Types of White Mold

Updated February 21, 2017

Mold is a variety of fungus that decays organic matter. Thousands of mould spores are floating through the air inside and outside of your home. They can become a nuisance and can cause health problems if left to grow extensively inside your home or if you work in a mould-infested area. Some varieties of white mould are more harmful than others and grow for different reasons and in different places.


Aspergillus is a common variety of mould. Depending on the genus of the mould it can appear grey, brown, yellow, green, black or white. Aspergillus can cause an allergic reaction and hay fever-like symptoms. It can also cause long-term health concerns, such as lung infections and the spread of toxins through the body. Those with susceptible respiratory systems are particularly at danger of long-term effects. Aspergillus commonly grows in walls, insulation, soil and clothing. It grows most often in areas that are damp and poorly ventilated.


Penicillium is a common type of mould that was once used to discover the common antibiotic penicillin. This variety of mould is commonly found on food, such as older cheese or rotten fruit, and is not normally hazardous. The worst result of penicillium exposure is a mild allergic reaction. In most cases it is completely harmless. Cheese-makers often even encourage the growth of white mould on their fine cheeses. Nonetheless, those that are susceptible to respiratory difficulty--including the elderly, pregnant women, children or asthmatics--should avoid any mould consumption or discuss it with their doctor. In some cases, penicillium can grow on walls or insulation. The mould can appear blue, green or white.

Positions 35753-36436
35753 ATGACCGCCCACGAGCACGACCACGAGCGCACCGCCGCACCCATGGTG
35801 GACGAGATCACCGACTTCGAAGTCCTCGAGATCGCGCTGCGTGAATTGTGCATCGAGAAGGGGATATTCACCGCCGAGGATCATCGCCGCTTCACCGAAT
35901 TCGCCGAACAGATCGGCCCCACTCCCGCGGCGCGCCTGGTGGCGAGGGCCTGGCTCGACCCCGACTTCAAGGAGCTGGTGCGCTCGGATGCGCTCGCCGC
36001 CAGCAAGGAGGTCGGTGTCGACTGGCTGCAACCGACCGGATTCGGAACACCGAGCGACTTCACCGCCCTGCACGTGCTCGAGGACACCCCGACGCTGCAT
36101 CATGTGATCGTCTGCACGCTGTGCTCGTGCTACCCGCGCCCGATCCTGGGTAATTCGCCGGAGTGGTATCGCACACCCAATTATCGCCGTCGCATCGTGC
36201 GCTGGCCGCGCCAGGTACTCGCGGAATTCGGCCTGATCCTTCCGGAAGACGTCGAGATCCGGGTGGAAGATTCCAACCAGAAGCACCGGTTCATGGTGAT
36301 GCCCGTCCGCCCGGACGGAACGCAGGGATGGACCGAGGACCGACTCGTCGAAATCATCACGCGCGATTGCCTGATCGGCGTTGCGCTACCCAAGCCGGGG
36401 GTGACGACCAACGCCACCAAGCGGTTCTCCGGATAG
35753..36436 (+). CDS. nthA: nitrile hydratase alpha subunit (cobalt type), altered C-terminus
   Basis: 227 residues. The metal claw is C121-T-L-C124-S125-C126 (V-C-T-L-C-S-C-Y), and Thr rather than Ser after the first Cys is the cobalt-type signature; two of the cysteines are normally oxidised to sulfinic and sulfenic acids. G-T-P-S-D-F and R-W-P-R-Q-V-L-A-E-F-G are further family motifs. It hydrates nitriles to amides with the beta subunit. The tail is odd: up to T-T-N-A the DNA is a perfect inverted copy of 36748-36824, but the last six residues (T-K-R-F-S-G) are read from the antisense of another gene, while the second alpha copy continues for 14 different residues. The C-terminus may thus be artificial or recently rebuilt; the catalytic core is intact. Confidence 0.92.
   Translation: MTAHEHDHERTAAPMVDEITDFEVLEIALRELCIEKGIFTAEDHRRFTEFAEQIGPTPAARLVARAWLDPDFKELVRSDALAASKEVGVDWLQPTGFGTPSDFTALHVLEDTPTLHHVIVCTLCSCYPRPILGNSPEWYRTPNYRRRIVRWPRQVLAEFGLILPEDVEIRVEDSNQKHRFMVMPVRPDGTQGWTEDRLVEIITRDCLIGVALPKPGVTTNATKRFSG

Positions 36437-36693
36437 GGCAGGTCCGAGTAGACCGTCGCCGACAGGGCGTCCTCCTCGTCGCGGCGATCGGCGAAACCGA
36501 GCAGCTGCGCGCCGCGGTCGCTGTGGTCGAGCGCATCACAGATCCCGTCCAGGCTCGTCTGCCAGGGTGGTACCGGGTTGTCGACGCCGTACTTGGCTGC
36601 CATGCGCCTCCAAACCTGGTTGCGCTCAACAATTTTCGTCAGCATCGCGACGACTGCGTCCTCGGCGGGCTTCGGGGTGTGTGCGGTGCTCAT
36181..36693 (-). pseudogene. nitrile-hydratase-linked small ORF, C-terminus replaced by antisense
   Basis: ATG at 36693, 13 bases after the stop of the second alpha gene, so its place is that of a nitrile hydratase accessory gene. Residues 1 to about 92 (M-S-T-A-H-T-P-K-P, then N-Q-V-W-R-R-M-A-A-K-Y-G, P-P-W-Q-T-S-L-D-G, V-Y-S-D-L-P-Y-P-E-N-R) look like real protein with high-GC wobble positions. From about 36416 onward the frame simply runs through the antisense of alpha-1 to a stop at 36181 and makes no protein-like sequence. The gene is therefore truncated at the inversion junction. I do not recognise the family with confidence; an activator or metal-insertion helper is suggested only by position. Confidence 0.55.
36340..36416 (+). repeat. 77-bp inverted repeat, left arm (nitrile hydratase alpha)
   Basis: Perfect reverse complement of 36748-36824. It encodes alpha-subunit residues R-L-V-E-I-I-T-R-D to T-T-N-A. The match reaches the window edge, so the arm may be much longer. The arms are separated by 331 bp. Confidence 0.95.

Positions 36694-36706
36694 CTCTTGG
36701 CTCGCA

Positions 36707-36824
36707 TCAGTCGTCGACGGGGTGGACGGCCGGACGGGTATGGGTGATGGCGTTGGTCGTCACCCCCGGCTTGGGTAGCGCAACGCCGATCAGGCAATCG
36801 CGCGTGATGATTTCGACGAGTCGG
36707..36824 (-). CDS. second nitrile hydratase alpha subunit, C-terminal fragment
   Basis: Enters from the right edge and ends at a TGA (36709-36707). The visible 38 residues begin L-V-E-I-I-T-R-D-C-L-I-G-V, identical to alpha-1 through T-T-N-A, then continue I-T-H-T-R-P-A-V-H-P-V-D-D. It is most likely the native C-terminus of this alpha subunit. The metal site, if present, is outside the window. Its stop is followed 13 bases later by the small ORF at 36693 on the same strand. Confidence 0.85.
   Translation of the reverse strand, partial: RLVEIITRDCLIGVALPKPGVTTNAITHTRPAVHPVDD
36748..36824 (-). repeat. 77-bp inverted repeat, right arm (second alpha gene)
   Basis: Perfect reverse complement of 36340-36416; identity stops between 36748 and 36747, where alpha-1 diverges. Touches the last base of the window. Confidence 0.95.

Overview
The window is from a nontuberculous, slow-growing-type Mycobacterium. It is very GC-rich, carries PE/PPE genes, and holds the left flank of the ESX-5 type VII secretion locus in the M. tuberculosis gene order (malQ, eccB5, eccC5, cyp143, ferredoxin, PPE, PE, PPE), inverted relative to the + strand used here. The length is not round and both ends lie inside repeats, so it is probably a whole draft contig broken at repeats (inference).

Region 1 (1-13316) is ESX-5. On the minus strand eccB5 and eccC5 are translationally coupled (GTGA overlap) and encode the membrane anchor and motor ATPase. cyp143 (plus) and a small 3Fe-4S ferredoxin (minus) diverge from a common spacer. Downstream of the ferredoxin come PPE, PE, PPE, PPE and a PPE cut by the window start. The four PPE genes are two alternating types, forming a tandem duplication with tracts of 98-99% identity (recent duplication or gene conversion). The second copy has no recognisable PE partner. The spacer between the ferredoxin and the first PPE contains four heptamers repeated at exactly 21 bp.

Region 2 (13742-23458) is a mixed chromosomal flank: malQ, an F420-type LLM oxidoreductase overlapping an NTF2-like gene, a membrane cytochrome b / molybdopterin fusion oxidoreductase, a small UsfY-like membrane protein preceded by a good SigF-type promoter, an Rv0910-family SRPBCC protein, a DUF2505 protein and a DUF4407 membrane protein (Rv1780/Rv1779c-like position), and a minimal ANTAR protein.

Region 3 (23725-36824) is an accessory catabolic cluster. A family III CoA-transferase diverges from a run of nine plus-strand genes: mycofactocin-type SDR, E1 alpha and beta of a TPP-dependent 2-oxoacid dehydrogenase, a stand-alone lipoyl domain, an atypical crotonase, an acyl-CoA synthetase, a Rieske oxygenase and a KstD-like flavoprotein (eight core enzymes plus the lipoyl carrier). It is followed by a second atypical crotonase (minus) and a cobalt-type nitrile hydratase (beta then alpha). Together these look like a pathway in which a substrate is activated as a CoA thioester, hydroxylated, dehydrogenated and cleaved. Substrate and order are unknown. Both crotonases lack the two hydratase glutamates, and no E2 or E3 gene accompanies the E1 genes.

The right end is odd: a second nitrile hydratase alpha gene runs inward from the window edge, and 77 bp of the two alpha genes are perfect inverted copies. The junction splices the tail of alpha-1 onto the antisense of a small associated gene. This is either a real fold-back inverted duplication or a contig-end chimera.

Acremonium most often grows in damp places, such as basements, laundry rooms, bathrooms or attics. It can also grow in areas that are not well-ventilated. The mould can appear grey, brown or white. It often grows in insulation, drywall or Sheetrock. It can cause reactions ranging from a mild allergic reaction to severe lung infections, depending on the extent of the growth and a person's exposure to it.

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About the Author

Kaye Wagner has been working in the fields of journalism and public relations since 2006 and is a recipient of a National Hearst Award. She is particularly interested in home-and-garden projects, as well as beauty and fashion writing. An avid traveler, she also writes travel reviews and guides. Wagner earned a Bachelor of Arts in journalism from Brigham Young University.